If you were able to catch my column on Sunday, you would have seen my projections for the 2020 starting rotation at Triple-A Oklahoma City. The main goal of the story—as with most of my prospect posts—is to examine the organizational depth of the Dodgers at all levels of their farm.
While many fans apparently had a hint that the move was coming, the Dodgers on Wednesday afternoon officially recalled right-handed pitcher Dennis Santana from Triple-A Oklahoma City after placing Kenta Maeda on the 10-day disabled list with a right hip strain.
For those of you who are regular readers of this site, you know that we spend a lot of time covering the Dodgers‘ minor league affiliates, especially the Double-A Tulsa Drillers. And for those of you who tuned in frequently over the winter months, you know that we gave a lot of air time time to 21-year-old righty pitching prospect, Dennis Santana.
As most Triple-A rosters normally don’t start taking shape until later in the spring when the big league squads become firm, it’s probably a bit too early to take a stab at guessing Oklahoma City‘s 2018 Opening Day starting pitching rotation. However, with the departure of veterans Brandon McCarthy and Scott Kazmir last weekend, the major league rotation is developing earlier than usual, giving us at least some kind of idea as to how most of the system’s starting pitchers fit onto the organizational ladder.
While the Dodgers left the 2017 Winter Meetings with only a consolation prize of a mid-level infield prospect, many fans have taken to social media to express their respective concerns heading into 2018, especially in the area of the bullpen. It took several years for the team to finally find a competent setup man in Brandon Morrow, yet the veteran righty was able to walk away from Los Angeles and land a lucrative deal with the Cubs for the next several seasons. Andrew Friedman and his troops seem fairly confident in the internal relief options heading into 2018 spring training, but questions loom as to whether the impending bullpen will be talented enough to help guide the squad into next season’s playoff picture.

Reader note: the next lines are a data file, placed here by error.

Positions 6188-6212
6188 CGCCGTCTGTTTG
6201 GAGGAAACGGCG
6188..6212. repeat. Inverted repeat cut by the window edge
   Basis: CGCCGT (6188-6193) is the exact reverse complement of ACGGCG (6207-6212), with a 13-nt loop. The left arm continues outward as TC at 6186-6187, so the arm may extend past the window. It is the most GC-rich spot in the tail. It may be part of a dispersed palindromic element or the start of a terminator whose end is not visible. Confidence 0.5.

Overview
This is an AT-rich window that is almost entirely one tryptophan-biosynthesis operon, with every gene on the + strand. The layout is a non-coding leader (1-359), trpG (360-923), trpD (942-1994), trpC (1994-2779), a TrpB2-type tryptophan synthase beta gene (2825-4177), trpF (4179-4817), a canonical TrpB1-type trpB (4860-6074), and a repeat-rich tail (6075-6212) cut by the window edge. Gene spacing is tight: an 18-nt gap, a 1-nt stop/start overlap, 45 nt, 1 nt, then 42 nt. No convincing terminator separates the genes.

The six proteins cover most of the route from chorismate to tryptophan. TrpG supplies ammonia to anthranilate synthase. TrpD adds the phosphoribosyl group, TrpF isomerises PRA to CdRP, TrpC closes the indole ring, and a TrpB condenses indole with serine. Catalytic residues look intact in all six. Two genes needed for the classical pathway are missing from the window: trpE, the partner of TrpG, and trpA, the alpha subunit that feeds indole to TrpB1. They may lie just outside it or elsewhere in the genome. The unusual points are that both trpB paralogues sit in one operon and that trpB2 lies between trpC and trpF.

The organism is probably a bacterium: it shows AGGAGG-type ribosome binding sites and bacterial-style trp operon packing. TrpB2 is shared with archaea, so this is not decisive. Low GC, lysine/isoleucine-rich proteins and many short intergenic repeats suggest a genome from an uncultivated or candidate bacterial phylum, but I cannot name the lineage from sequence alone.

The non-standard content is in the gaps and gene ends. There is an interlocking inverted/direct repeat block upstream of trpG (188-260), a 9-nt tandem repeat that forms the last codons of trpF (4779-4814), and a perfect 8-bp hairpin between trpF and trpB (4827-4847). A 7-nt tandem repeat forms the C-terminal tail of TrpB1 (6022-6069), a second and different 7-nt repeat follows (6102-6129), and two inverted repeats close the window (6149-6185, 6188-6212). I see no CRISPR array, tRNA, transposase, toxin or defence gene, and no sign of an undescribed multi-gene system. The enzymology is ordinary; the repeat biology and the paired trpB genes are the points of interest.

Very rarely is an entire Double-A starting pitching rotation filled with players who have the potential of landing in the big leagues. Yet, the 2017 Tulsa Drillers had that type of talent and much, much more. After the promotion of several key members to Triple-A Oklahoma City, the organization brought in another handful of starters from High-A Rancho Cucamonga—a group who unbelievably may have had more talent than the original starting crew.
The Dodgers on Monday made a few adjustments to the 40-man roster by selecting the contracts of right-handed pitchers Trevor Oaks and Dennis Santana. Space was created by designating righty reliever Josh Ravin for assignment after left-handed relief pitcher Grant Dayton was claimed off waivers by the Braves.
While many fans identify baseball’s Winter Meetings as a hotbed for trades and potential free agent signings, few realize that the event also features the annual Rule 5 Draft, which is held on the final day of the gathering.
For those of you who follow the farm system of the Dodgers closely, you’ll know that the Double-A Tulsa Drillers had one of their best seasons in recent history. Anchored by the Texas League batting champ and MVP Matt Beaty, coupled with some of the best pitchers in the entire organization, the Drillers came up just one game short of bringing home their first league championship in 19 seasons.
For those of you who have been fully entrenched in the big league scene of the Dodgers and unable to catch any of the latest minor league action, we have some good news for you—the Double-A Tulsa Drillers are only one game away from securing their first Texas League Championship since 1998.